Online Reputation Management for Doctors
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Online Reputation Management for Doctors
Curated and Written Articles to help Physicians and Other Healthcare Providers manage reputation online. Tips on Social media, SEO, Online Review Managements and Medical Websites
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10 Conversion Boosters for Physician Websites

10 Conversion Boosters for Physician Websites | Online Reputation Management for Doctors | Scoop.it

Fortunately, optimizing medical practice websites and increasing conversion rates (the number of leads who fill out a contact form or schedule an appointment, for example) can be a relatively simple and straightforward process. Here are 10 conversion boosters to help you transform online leads into filled seats in your waiting room.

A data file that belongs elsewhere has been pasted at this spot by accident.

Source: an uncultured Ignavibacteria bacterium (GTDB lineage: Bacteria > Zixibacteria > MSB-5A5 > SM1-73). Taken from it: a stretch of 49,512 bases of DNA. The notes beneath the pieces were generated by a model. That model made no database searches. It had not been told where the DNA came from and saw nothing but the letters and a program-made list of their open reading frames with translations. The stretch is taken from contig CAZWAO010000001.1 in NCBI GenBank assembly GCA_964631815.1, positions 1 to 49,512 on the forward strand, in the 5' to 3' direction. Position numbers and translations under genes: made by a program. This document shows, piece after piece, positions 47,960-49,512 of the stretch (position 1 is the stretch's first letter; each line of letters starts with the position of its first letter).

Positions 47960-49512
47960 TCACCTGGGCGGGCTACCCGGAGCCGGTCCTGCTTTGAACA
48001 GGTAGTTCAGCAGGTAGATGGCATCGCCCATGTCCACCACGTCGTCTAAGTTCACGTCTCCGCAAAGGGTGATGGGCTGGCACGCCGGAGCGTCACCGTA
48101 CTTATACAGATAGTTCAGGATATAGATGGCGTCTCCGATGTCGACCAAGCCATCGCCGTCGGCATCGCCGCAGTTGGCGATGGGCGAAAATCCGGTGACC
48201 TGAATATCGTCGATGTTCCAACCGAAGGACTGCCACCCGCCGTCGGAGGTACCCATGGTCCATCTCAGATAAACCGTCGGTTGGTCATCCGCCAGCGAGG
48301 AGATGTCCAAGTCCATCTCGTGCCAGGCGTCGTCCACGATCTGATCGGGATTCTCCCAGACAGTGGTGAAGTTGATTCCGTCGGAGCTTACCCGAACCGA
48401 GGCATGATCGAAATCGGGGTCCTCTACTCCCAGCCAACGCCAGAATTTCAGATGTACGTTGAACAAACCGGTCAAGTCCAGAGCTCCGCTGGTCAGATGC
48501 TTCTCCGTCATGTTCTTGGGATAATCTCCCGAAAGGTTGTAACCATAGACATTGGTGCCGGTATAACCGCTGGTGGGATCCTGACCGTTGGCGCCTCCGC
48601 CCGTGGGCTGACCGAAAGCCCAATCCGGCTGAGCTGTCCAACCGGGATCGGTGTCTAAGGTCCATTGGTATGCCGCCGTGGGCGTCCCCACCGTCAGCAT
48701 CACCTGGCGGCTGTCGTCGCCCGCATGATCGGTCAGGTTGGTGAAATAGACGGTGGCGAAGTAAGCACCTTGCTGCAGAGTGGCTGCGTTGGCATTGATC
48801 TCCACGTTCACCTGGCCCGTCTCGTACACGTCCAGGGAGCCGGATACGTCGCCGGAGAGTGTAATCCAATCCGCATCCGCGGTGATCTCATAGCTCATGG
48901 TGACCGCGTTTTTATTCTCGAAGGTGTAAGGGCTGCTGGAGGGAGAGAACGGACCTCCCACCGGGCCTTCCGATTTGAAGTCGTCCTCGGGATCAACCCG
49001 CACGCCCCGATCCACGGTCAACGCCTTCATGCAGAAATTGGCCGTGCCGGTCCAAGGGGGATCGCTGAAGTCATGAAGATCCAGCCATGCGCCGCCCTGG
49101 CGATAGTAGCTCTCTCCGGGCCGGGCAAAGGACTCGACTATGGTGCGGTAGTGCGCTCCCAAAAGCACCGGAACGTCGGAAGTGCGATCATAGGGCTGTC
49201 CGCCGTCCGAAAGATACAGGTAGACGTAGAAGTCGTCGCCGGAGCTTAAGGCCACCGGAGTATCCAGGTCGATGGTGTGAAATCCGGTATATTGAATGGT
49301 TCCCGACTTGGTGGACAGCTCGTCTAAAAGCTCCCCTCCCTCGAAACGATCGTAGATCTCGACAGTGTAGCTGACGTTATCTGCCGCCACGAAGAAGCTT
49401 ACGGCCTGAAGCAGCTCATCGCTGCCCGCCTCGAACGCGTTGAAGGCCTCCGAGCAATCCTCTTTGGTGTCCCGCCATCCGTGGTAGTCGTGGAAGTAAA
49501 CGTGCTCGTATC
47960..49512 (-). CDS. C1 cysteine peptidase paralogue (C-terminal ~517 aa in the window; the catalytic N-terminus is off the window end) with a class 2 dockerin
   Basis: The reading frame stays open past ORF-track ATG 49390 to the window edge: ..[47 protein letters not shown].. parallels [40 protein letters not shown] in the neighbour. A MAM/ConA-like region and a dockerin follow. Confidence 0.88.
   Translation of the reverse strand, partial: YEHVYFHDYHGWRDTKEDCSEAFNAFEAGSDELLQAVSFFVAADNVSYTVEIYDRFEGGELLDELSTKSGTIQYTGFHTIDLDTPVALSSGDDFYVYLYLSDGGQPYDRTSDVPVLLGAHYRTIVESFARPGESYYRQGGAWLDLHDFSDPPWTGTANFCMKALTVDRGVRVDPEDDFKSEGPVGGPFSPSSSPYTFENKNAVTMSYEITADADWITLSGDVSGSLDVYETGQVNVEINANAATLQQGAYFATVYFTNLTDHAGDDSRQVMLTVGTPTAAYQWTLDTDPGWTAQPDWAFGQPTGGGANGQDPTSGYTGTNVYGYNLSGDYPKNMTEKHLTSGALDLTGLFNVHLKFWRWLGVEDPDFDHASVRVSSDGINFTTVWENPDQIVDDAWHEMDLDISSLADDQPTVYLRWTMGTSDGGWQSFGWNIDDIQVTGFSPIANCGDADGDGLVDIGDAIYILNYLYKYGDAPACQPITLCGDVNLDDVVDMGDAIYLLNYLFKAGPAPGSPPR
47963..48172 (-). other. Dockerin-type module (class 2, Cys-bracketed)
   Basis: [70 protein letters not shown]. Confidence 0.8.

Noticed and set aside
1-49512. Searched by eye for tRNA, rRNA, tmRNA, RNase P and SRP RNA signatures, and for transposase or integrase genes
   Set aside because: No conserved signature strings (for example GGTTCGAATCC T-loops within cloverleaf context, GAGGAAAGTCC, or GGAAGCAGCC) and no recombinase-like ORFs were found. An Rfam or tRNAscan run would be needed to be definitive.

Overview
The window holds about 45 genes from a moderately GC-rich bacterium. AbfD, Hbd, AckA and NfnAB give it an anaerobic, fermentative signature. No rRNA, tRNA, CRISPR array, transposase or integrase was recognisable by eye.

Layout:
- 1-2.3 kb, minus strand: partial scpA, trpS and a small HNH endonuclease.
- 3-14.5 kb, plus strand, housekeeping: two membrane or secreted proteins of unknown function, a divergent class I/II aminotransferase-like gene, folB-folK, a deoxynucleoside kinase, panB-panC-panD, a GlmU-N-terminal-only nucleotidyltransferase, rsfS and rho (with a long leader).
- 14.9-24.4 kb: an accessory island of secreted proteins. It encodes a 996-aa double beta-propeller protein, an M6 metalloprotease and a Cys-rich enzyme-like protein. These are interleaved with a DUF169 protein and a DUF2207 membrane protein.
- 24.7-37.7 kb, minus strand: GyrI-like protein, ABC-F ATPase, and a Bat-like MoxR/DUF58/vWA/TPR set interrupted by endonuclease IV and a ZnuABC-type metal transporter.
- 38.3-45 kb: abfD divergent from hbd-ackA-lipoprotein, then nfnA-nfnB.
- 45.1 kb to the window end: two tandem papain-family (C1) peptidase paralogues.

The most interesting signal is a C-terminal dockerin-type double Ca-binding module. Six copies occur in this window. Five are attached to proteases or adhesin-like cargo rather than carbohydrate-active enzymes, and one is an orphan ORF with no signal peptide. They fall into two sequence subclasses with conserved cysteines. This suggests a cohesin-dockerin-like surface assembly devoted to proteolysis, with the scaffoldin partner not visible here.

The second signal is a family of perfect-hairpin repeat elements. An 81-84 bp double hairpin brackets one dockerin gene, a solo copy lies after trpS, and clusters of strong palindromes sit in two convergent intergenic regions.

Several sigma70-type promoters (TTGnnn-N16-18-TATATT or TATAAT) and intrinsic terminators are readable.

1. Content Scan Optimization

On average, website visitors won’t read more than a quarter of the words on a given page, as Neilsen Norman Group explains, so make it easy for them to quickly scan and find the information they need: headlines, navigation buttons, and calls-to-action (CTAs), organized in a clear visual hierarchy.

Other important considerations: headlines should contain keyword search queries (the words they clicked on a Google results page), content should be broken into easily digestible sections, and instructions for next-steps should be extremely clear.

2. Mobile Optimization